Research has shown that parent-child engagement in math activities has a significant positive impact on children’s mathematics achievement, and that the more parents interact with their children through mathematics, the more likely children are to experience higher levels of math achievement. Yet, studies also show that parents’ mathematics engagement with their young children is largely limited or uninformed. As evidence mounts supporting the importance of kindergarten math-readiness and its role in the future success of students, it is critical that researchers study the ways in which the home numeracy environment (HNE) shapes a child’s math knowledge in the early years, especially for children from under-resourced communities who are most at risk for school failure. The present study, through a digital survey and semi-structured interviews, used the RESET framework (Role, Expectations, Skills, Efficacy, Time) to examine the HNEs of 23 parents of four and five-year-old children. The RESET framework is a new tool that takes a critical look at the factors that most influence the math-activity participation of parents, and how these different factors may interact with one another to impact parent-child math activity. The results of this study may provide researchers with new tools and approaches for studying the HNE, leading to the creation of better parent-engagement programs, increases in parent-child math activity, and higher math achievement for children - especially for those children most at risk for lack of school-readiness.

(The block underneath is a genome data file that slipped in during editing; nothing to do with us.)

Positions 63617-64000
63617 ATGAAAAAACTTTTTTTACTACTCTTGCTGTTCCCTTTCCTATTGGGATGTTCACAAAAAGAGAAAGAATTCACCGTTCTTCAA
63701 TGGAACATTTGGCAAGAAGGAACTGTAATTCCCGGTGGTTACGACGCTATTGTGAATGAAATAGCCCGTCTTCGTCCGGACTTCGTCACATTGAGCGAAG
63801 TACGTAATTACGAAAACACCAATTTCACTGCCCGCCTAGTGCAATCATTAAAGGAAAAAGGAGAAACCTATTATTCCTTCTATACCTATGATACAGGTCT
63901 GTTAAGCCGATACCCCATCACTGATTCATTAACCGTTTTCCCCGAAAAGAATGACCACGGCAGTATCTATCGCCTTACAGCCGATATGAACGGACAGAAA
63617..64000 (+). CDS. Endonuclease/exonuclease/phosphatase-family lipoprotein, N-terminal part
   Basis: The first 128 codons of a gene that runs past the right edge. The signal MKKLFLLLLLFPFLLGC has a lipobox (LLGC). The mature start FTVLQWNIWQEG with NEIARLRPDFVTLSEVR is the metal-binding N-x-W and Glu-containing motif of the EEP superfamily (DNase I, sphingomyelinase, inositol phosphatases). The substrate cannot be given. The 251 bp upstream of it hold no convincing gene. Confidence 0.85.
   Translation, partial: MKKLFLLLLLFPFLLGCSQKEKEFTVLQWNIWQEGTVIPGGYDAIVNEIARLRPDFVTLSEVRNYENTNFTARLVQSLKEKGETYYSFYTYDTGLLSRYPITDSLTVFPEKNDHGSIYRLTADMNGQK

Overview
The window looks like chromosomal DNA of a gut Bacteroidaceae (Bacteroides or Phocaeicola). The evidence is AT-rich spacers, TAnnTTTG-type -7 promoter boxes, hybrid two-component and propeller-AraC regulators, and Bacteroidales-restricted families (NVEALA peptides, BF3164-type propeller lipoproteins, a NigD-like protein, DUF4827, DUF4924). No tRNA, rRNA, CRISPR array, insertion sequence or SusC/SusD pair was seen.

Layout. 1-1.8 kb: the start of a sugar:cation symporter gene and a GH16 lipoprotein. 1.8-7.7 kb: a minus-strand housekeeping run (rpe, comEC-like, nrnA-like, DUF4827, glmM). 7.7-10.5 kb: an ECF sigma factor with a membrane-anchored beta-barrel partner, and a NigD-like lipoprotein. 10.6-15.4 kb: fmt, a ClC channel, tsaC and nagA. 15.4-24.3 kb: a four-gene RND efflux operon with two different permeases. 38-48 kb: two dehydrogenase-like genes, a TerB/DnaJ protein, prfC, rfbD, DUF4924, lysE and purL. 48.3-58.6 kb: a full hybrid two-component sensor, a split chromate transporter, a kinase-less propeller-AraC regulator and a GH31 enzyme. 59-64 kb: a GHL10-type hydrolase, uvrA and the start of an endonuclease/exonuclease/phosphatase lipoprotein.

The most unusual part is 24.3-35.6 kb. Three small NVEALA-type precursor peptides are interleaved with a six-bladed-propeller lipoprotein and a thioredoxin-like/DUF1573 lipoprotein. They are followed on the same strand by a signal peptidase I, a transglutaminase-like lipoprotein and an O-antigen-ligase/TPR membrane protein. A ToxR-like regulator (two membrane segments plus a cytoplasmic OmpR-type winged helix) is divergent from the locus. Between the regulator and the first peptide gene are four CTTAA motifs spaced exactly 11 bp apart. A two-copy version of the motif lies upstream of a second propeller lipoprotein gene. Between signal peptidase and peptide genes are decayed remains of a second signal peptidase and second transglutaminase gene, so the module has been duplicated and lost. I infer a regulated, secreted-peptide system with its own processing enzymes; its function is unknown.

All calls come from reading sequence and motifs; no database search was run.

Anastasia Betts, University at Buffalo, State University of New York, United States
Stream: Learning Experiences
This paper is part of the IICEHawaii2021 Conference Proceedings (View)
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